My dissertation titled titled “Family Policy Outcomes: Combining Institutional and Demographic Explanations of Women’s Employment and Earnings Inequality in OECD Countries, 1975-2005″ has been formally approved. In the Netherlands (where I did my PhD) this means that I will now be able to print it and to defend it during a public ceremony.
My dissertation will be available very soon, and I am currently in the process of updating this website to provide some additional information. You can expect a good number of dissertation-related posts building up until my defense on January 10th 2014.
Key findings of my dissertation include:
This dissertation showed how family policies have been effective in shaping inequalities in women’s employment and earnings inequality within and between households. Reconciliation policies were found to result in a smaller gap in employment between mothers and women without children. Overly long childcare leave negatively affects the employment of mothers and higher educated mothers benefit more from paid leave than the lower educated. Financial support policies to families were shown to result in mothers being less likely to be employed. In countries that facilitate women’s employment, with extensive reconciliation policies and limited financial support policies, women’s earnings contributed more strongly to reducing earnings inequality between households.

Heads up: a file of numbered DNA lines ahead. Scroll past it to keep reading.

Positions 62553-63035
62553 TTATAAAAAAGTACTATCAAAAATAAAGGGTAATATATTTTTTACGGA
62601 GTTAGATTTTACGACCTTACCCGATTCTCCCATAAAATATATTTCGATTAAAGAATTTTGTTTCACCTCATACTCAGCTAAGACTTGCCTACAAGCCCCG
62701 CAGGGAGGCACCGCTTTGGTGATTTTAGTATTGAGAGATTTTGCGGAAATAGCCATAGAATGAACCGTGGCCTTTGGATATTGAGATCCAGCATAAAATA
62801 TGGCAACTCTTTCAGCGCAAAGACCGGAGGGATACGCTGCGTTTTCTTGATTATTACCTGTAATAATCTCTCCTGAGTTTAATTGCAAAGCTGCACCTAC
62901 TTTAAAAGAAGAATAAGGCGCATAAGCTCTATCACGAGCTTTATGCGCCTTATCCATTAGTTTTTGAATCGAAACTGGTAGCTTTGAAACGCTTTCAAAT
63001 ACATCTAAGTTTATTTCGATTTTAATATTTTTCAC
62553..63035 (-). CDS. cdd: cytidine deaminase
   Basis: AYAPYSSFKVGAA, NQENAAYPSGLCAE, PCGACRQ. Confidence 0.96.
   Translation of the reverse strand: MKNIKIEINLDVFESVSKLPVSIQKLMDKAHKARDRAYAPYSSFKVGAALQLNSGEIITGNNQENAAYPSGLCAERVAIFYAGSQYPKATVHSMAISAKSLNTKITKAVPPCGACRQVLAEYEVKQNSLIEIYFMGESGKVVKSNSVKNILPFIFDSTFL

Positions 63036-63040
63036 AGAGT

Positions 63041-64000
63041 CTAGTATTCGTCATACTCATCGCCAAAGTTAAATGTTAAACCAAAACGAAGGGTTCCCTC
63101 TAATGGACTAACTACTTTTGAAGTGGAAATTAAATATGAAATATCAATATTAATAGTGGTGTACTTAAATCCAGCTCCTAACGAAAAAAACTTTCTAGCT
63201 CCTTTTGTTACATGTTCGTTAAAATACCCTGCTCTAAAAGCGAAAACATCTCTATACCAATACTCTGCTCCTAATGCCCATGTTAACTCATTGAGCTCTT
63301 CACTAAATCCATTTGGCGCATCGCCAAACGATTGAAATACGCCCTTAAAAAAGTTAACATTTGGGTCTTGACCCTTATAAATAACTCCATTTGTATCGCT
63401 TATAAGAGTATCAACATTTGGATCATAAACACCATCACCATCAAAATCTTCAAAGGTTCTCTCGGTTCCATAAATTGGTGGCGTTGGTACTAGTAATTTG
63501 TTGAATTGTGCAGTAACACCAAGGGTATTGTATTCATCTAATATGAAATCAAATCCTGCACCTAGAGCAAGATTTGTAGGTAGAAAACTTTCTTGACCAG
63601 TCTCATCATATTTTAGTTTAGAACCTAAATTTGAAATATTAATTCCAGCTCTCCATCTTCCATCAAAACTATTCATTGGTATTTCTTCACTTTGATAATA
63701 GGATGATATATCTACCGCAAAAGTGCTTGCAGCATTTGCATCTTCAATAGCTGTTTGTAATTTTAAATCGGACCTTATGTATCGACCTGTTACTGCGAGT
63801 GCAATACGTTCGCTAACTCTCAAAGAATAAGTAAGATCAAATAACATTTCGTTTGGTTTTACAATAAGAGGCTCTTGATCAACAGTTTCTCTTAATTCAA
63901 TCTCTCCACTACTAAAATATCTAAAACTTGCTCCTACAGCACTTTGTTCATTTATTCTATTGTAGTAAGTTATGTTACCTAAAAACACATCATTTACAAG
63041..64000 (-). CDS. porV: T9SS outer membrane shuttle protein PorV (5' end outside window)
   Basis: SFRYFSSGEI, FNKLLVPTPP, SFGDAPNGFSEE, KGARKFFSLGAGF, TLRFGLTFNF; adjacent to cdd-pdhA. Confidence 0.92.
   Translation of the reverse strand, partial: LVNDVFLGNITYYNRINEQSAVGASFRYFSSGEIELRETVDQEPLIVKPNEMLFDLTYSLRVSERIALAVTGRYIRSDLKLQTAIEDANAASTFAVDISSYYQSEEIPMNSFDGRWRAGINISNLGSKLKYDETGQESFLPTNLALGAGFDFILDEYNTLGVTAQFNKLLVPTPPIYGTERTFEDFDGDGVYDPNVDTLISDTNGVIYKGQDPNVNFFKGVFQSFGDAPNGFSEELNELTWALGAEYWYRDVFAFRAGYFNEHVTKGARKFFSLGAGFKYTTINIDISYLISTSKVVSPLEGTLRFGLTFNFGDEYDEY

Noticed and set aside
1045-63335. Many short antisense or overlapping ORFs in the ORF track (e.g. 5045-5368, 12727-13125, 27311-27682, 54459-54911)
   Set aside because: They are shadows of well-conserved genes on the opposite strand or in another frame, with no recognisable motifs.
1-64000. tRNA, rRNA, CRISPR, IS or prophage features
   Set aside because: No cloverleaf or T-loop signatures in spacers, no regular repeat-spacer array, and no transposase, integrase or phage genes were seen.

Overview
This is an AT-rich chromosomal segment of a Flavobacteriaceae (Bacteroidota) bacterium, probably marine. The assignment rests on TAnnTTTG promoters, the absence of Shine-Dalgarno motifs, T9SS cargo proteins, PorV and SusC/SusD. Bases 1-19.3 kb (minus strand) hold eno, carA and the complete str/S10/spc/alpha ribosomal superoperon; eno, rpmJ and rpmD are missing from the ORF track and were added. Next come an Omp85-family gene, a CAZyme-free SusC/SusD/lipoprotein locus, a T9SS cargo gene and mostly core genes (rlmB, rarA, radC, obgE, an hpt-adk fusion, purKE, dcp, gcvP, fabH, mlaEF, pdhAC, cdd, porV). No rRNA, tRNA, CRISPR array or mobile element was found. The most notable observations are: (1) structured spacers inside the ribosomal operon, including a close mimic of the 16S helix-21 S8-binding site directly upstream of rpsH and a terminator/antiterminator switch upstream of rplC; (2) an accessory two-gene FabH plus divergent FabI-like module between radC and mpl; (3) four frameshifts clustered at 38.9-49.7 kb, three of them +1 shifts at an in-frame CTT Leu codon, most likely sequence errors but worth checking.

More information will follow soon on this blog and on this dedicated page of my website. Should you be interested in receiving this dissertation on Family Policy Outcomes, or have any questions, please do not hesitate to contact me at firstname.lastname@example.org. Any conversation about my work will be greatly appreciated.